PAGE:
January 11, 2013
“Today a street stall in Mumbai can access more information, maps, statistics, academic papers, price trends, futures markets, and data than a U.S. president could only a few decades ago,” says Juan Enriquez of Excel Venture Management. That’s because, in a technologically driven world, data can be collected, analyzed and stored – helping all of us transition from sampling and polling “to having a complete census of enormous data sets... [Now] we can move from ‘I think I’m sure’ to ‘I know it, and I can prove it,’” says Enriquez.
The force behind numerous tech start-ups, including Synthetic Genomics and Zipcar, Enriquez is also a contributor to the new book The Human Face of Big Data. And he’s a believer, along with Rick Smolan and others, in an extraordinary knowledge revolution that has the potential to dramatically alter and influence economies, politics, health care, commerce and more.
How You're Shaping the Future Through Big Data
Here’s a look at 7 people (profiles courtesy of the book), who are using data to literally change the world:
J. CRAIG VENTER: Building Life
Famous for sequencing the human genome, Venter is rewriting the building blocks of life to create organisms whose entire genetic code is being assembled not by Mother Nature – but by humans.
Using massive computer processing and rapid genetic sequencing and manipulation, Venter is in the process of custom-building creatures such as bacteria, algae, and even plants to carry out industrial tasks and displace fossil fuels. The effort of his La Jolla-based company, Synthetic Genomics, is hardly pie in the sky: It’s backed by Exxon to the tune of $600 million.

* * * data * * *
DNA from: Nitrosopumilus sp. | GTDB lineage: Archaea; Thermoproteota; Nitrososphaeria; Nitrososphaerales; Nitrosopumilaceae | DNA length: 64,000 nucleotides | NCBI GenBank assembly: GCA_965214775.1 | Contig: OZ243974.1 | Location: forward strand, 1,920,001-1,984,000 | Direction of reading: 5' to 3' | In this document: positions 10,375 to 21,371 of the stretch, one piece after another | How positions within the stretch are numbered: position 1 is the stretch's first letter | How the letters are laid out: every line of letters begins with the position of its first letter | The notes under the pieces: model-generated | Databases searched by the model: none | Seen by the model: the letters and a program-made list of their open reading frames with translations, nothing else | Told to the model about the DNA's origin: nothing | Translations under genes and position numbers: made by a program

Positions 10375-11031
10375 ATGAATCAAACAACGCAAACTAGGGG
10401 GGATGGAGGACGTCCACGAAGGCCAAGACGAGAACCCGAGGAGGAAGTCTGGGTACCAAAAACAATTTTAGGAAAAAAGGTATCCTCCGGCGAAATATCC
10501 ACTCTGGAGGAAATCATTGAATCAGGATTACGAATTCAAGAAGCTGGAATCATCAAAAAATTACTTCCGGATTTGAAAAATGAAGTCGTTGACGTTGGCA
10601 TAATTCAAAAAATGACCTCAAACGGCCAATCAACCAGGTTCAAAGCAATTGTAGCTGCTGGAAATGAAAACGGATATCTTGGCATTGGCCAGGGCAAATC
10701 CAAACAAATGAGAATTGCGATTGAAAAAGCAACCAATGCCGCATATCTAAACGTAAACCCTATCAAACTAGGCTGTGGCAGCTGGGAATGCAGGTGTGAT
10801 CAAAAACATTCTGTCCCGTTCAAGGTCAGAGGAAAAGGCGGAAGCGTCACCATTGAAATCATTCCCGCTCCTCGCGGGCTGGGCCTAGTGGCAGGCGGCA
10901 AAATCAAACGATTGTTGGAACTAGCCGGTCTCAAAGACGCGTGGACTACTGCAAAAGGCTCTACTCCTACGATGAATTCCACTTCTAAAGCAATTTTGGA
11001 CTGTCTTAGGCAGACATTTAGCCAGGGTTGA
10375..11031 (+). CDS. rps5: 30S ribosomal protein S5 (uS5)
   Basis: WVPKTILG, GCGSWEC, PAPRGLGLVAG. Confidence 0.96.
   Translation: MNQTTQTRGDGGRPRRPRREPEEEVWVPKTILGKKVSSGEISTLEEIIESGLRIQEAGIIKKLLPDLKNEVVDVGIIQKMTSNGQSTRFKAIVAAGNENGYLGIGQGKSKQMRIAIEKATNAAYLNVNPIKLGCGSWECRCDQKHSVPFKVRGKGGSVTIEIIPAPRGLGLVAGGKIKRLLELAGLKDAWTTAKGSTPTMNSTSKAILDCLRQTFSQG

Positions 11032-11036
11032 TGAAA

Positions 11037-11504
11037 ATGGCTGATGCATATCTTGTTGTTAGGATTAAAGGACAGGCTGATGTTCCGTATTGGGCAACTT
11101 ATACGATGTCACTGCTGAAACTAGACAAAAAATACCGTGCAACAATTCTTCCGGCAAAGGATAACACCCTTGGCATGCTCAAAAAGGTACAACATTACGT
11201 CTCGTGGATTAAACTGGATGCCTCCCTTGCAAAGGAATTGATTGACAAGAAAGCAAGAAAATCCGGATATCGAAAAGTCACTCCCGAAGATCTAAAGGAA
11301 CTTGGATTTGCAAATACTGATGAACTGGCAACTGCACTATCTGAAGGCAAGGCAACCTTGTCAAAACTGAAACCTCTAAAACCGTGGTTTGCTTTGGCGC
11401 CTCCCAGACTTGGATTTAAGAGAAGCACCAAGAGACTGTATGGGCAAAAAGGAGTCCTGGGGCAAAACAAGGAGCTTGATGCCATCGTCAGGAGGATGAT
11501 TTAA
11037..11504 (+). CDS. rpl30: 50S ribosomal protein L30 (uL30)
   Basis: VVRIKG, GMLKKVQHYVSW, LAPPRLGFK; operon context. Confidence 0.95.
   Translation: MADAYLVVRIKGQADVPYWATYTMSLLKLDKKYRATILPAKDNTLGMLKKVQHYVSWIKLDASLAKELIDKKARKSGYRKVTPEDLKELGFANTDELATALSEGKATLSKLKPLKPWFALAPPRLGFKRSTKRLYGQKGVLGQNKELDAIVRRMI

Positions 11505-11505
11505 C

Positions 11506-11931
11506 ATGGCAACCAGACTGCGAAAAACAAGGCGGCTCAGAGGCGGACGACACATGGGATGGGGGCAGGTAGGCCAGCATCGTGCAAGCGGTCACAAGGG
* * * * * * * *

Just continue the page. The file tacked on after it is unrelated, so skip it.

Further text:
“Everybody is looking for a naturally occurring alga that is going to be a miracle cell to save the world,” he told Scientific American. “After a century of looking, people still haven’t found it. We hope we’re different.”
DICK COSTOLO of Twitter: Driving Consumers
The world’s largest real-time sensor network, Twitter is not just a gossip feed and conduit for personal observations by more than 140 million people – it uses sophisticated filters to extract sentiment about products and drive consumers to them. CEO Dick Costolo told The New York Times, “Our business is an advertising business; we don’t sell technology.” Revenue for 2012 was roughly $400 million, with a projection of $1 billion by 2014.
Most of the company’s income comes from two products: promoted tweets (ordinary tweets purchased by advertisers who want to reach a wider group of users or spark engagement from existing followers); and from the sale of billions of tweets to companies that seek data to track national moods and commercial brand information.